For starters, Apple is reluctant to allow third party applications on its handset. With the power of OSX under the bonnet it’s a shame we won’t immediately see a flurry of creative programmers rush to the platform.

Then there’s the iPhone’s storage. It’s hardly an iPod replacement, even if you opt for the 8-gig model. The moment Apple manages a 20-gig model we predict a surge of interest. As it is, most people’s music catalogue will struggle to fit inside along with photos, videos and applications.

Thirdly, the iPhone’s non-core components leave many areas for improvement. There’s no GPS capability, leaving it weak in the face of Nokia’s N95 and other satnav super-phones. The inclusion of a 2-meg camera’s also a little on the lightweight side. Plenty of mobiles now tote 3-meg sensors, while the best from Nokia, Sony Ericsson and Samsung top the 5-megapixel milestone.

The rivals

Apple has ruffled a few feathers in the mobile world. Rival manufacturers will undoubtedly be bringing some products forward to counter the threat from Cupertino, but there are several challengers already here.

LG Viewty

LG’s phone packs a better camera and spiffy touchscreen. There're also minimalist controls and high speed EDGE connectivity. Check out its iPhone-challenging looks here.

Blackberry Pearl 8120
Email mastery is Blackberry’s business. Can iPhone’s soft touch keyboard compete with the Pearl’s dinky, but dedicated buttons? This new version, packs maps, video recording and Wi-Fi. Tasty.

Sony Ericsson K850i
Can the latest Cybershot phone take Apple’s iPod successor to task? It’s got a touch-sensitive screen, a whopping great 5-meg camera and also knows which way up it's being held.

Nokia N95 8GB
This could have the iPhone licked. Nokia’s packed in a 5-meg camera, GPS and swanky double sliding media keys. There’s Wi-Fi too and a stonking array of third party apps. Add 8-gig of storage and it's a strong contender.

The future of iPhone

Apple has all but promised new models of the iPhone just as soon as it’s released. The current model is a full-blown smart phone, but we wouldn’t be surprised to see a smaller version packing iPod and calling capabilities alone.

That interface is almost certainly the future of regular iPods too. We may lament the loss of the Clickwheel, but there’s no denying Apple’s new controls are the business.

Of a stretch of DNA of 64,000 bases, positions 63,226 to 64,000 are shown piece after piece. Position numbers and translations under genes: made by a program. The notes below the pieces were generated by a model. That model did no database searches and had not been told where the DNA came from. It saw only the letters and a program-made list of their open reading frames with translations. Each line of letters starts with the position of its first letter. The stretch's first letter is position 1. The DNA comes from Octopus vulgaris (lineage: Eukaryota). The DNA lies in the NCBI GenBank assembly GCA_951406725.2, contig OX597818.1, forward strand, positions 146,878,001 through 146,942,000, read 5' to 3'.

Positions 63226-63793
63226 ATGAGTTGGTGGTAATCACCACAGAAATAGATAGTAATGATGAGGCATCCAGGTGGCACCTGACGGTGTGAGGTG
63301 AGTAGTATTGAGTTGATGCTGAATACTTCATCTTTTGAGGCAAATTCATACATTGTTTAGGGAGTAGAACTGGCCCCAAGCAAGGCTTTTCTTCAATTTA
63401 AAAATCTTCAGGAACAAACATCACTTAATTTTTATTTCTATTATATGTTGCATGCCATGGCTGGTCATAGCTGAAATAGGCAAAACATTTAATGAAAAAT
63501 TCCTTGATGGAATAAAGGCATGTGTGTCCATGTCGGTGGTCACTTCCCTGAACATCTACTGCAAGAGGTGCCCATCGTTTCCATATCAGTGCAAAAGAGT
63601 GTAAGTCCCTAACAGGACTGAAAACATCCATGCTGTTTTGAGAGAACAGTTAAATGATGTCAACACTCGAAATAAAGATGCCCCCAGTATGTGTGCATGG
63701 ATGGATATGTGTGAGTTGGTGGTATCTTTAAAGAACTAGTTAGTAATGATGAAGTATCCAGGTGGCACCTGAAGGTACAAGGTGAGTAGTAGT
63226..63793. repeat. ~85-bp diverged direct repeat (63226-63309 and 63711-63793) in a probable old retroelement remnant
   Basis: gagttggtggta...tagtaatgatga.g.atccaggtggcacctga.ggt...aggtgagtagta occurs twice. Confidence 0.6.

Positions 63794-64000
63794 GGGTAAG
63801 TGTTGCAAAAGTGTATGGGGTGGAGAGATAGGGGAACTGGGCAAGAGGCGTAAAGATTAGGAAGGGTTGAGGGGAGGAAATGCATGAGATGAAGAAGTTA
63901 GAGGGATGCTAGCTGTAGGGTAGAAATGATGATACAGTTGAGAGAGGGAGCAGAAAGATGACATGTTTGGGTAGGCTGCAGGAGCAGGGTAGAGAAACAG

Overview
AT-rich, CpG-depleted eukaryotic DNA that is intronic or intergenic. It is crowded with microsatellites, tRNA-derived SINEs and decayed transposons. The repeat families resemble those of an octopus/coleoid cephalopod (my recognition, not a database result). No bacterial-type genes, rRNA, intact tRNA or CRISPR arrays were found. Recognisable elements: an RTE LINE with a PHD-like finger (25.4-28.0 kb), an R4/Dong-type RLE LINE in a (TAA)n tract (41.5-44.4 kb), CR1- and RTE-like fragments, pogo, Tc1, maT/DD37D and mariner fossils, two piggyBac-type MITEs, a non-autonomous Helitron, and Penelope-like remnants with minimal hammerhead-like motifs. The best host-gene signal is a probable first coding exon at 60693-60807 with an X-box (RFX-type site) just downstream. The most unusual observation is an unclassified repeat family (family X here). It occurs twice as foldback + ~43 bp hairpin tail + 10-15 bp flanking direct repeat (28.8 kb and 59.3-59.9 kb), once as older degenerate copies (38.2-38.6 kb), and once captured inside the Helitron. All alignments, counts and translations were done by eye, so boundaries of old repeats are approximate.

Larger capacity iPhones are a must too. Even 8-gig is too small for most music fans, and it stands to reason they’ll bump capacity in a few months time.

As for accessories, we’ve already seen some companies touting ‘iPhone compatible’ cases, but the floodgates have yet to open.

Anything with an iPod dock is now fair game for iPhone connectivity. TV-output will be an obvious addition to some iPod compatible docks, and BMW has already annouced it'll be making iPhone-ready automobiles.


published by Meraj Chhaya às 13:29
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OMG, PSP Phone is coming!!!… No it’s NOT!!!

Seems that everyone is transforming their products to become phones, first there is the Apple iPhone, and then we got the gentle approach from Google to get into the phone market, and now Sony, although they are already in.

Of course these are only rumours although we did see some funny patent before in this blog.
The guys at Unwired View saw a sketch in T3 website and decided to post it, so we doing the same.

Looks big, bulky and ugly, but everyone got different taste...




published by Meraj Chhaya às 13:22
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Japanese engineers turn old mobile phones into new PCs


Recycling gadgets is going to become a high-profile issue in the coming years, since we’re not doing it enough. A team of Japanese engineers at Hokuto System have a new spin on the idea, turning parts from old mobile phones into PCs on business card-sized circuit boards. Tech Digest reports.

"The new device is called DVIEW, and is going on sale in Japan imminently, complete with a 2.2-inch LCD screen, an 81MHz ARM CPU, and a 16-bit stereo soundcard."



published by Meraj Chhaya às 13:21
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Quarta-feira, 21 de Novembro de 2007

VoiceMode by VoiceSignal - You Talk, VoiceMode Types

Last week I gave you a first look at a brand new (to S60) app called Adaptxt that provides a much-improved text input method to S60 3rd users. I’m 100% hooked on Adaptxt and really don’t know how I got along without it. Today however, I want to show you another alternative that is a bit older but it is also surprisingly not talked about as often as I would think.

VoiceMode provides users with a voice-to-text engine that can be used in place of T9 and tap in a whole host of applications. So far I’ve tested it with Messaging (SMS/email), Web, Notes, Calendar, Active Notes, Palringo and a few others and it works perfectly. In fact the only app that has had a problem with VoiceMode is the Jaiku Mobile beta, but no third-party text entry engines currently work with Jaiku Mobile.